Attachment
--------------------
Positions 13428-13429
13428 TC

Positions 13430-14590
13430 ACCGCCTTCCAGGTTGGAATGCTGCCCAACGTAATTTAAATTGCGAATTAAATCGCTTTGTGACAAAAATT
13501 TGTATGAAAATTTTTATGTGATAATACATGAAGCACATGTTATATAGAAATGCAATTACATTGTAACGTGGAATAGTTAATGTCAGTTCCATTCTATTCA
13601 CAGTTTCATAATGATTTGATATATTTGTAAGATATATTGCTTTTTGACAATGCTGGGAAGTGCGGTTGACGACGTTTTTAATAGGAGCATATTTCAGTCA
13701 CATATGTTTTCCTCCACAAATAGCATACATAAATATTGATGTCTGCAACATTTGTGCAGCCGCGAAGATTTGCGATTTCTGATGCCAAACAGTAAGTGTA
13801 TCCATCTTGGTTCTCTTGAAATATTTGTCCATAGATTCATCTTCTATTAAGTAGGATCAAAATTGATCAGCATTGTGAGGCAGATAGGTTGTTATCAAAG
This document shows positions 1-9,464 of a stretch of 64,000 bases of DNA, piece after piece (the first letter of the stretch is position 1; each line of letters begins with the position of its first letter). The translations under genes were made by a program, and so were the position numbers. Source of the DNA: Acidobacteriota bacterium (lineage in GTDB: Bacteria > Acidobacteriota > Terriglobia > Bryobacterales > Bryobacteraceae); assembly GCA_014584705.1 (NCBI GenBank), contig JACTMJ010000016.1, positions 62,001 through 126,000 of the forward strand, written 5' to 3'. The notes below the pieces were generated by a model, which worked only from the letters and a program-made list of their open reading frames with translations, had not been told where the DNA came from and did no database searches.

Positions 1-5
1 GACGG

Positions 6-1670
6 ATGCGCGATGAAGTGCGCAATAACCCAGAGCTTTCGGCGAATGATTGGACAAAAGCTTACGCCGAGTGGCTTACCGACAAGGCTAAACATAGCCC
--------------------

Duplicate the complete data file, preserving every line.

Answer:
Positions 13428-13429
13428 TC

Positions 13430-14590
13430 ACCGCCTTCCAGGTTGGAATGCTGCCCAACGTAATTTAAATTGCGAATTAAATCGCTTTGTGACAAAAATT
13501 TGTATGAAAATTTTTATGTGATAATACATGAAGCACATGTTATATAGAAATGCAATTACATTGTAACGTGGAATAGTTAATGTCAGTTCCATTCTATTCA
13601 CAGTTTCATAATGATTTGATATATTTGTAAGATATATTGCTTTTTGACAATGCTGGGAAGTGCGGTTGACGACGTTTTTAATAGGAGCATATTTCAGTCA
13701 CATATGTTTTCCTCCACAAATAGCATACATAAATATTGATGTCTGCAACATTTGTGCAGCCGCGAAGATTTGCGATTTCTGATGCCAAACAGTAAGTGTA
13801 TCCATCTTGGTTCTCTTGAAATATTTGTCCATAGATTCATCTTCTATTAAGTAGGATCAAAATTGATCAGCATTGTGAGGCAGATAGGTTGTTATCAAAG
This document shows positions 1-9,464 of a stretch of 64,000 bases of DNA, piece after piece (the first letter of the stretch is position 1; each line of letters begins with the position of its first letter). The translations under genes were made by a program, and so were the position numbers. Source of the DNA: Acidobacteriota bacterium (lineage in GTDB: Bacteria > Acidobacteriota > Terriglobia > Bryobacterales > Bryobacteraceae); assembly GCA_014584705.1 (NCBI GenBank), contig JACTMJ010000016.1, positions 62,001 through 126,000 of the forward strand, written 5' to 3'. The notes below the pieces were generated by a model, which worked only from the letters and a program-made list of their open reading frames with translations, had not been told where the DNA came from and did no database searches.

Positions 1-5
1 GACGG

Positions 6-1670
6 ATGCGCGATGAAGTGCGCAATAACCCAGAGCTTTCGGCGAATGATTGGACAAAAGCTTACGCCGAGTGGCTTACCGACAAGGCTAAACATAGCCC